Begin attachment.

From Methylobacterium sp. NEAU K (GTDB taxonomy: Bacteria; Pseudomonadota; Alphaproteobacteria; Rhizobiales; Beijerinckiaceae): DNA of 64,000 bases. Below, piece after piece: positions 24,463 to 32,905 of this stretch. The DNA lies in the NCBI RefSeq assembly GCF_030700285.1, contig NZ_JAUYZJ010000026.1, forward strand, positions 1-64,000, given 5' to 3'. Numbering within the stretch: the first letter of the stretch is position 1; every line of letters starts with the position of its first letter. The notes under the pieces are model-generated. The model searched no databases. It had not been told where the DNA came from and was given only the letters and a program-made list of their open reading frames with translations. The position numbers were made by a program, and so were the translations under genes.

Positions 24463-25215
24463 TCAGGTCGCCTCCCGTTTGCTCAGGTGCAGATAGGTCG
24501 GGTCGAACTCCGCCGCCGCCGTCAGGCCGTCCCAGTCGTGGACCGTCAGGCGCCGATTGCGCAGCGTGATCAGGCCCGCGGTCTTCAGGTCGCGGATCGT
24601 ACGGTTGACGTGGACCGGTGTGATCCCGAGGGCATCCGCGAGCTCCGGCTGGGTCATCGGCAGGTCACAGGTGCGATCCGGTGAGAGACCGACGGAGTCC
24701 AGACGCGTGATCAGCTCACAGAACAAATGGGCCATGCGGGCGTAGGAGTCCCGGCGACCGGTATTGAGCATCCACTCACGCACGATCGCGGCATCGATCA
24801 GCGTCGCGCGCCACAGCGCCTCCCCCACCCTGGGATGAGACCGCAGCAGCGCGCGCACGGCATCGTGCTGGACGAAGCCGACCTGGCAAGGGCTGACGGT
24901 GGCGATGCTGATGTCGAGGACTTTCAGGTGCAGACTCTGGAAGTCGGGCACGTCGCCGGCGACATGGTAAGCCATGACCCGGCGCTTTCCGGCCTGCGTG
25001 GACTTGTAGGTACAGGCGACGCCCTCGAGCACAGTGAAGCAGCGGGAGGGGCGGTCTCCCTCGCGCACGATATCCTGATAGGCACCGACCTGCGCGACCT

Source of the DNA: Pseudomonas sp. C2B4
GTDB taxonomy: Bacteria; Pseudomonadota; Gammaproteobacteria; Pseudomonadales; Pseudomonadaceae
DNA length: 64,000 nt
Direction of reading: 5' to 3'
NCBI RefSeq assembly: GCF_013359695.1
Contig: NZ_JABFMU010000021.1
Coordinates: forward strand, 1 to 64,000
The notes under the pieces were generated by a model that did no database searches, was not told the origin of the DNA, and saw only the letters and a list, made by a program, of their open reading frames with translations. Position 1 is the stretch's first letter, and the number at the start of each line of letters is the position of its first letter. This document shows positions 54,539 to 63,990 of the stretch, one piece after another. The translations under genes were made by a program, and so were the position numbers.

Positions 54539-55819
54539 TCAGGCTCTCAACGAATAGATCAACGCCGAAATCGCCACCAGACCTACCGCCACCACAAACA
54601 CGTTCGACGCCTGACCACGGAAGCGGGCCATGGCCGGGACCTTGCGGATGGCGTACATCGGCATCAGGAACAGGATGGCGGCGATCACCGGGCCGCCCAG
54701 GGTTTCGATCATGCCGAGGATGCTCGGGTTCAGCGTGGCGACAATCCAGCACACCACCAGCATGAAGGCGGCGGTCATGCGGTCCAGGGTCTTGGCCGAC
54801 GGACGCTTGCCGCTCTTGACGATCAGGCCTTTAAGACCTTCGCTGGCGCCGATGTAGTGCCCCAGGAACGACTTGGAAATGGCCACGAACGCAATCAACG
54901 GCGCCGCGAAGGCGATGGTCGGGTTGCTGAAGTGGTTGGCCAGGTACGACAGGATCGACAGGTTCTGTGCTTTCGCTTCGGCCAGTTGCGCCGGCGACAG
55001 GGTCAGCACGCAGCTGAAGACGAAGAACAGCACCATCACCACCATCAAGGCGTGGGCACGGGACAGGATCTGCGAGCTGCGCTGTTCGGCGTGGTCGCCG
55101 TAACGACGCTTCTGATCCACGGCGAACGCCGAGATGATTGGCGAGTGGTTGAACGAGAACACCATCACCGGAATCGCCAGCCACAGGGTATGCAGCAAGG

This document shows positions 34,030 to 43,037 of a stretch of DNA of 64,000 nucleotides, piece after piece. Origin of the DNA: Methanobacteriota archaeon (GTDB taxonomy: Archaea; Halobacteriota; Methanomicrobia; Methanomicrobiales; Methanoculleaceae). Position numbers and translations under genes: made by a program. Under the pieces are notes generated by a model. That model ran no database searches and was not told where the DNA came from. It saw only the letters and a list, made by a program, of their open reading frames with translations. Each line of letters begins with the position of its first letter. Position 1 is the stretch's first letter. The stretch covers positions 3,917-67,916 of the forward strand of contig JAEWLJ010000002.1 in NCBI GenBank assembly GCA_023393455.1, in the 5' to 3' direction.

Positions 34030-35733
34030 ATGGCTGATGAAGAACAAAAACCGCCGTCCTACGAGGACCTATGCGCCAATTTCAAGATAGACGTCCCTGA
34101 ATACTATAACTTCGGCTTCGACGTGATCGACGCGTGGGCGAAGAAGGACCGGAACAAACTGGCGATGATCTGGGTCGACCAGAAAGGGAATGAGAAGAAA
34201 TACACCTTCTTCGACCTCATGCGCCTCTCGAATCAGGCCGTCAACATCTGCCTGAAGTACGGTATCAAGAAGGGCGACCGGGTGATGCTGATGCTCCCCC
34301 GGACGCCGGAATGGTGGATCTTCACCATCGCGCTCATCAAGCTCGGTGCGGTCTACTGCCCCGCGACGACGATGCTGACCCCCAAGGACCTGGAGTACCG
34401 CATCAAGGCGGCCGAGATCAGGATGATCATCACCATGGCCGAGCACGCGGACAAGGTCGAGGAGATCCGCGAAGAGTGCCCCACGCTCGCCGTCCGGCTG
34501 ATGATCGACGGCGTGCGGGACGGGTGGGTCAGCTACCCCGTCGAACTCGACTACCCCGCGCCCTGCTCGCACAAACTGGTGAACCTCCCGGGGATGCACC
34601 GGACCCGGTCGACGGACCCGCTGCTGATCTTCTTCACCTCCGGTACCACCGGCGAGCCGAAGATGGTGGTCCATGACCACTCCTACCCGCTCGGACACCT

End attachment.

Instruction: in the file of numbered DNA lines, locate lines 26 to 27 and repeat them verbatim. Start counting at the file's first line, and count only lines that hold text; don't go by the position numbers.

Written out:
This document shows positions 34,030 to 43,037 of a stretch of DNA of 64,000 nucleotides, piece after piece. Origin of the DNA: Methanobacteriota archaeon (GTDB taxonomy: Archaea; Halobacteriota; Methanomicrobia; Methanomicrobiales; Methanoculleaceae). Position numbers and translations under genes: made by a program. Under the pieces are notes generated by a model. That model ran no database searches and was not told where the DNA came from. It saw only the letters and a list, made by a program, of their open reading frames with translations. Each line of letters begins with the position of its first letter. Position 1 is the stretch's first letter. The stretch covers positions 3,917-67,916 of the forward strand of contig JAEWLJ010000002.1 in NCBI GenBank assembly GCA_023393455.1, in the 5' to 3' direction.

Positions 34030-35733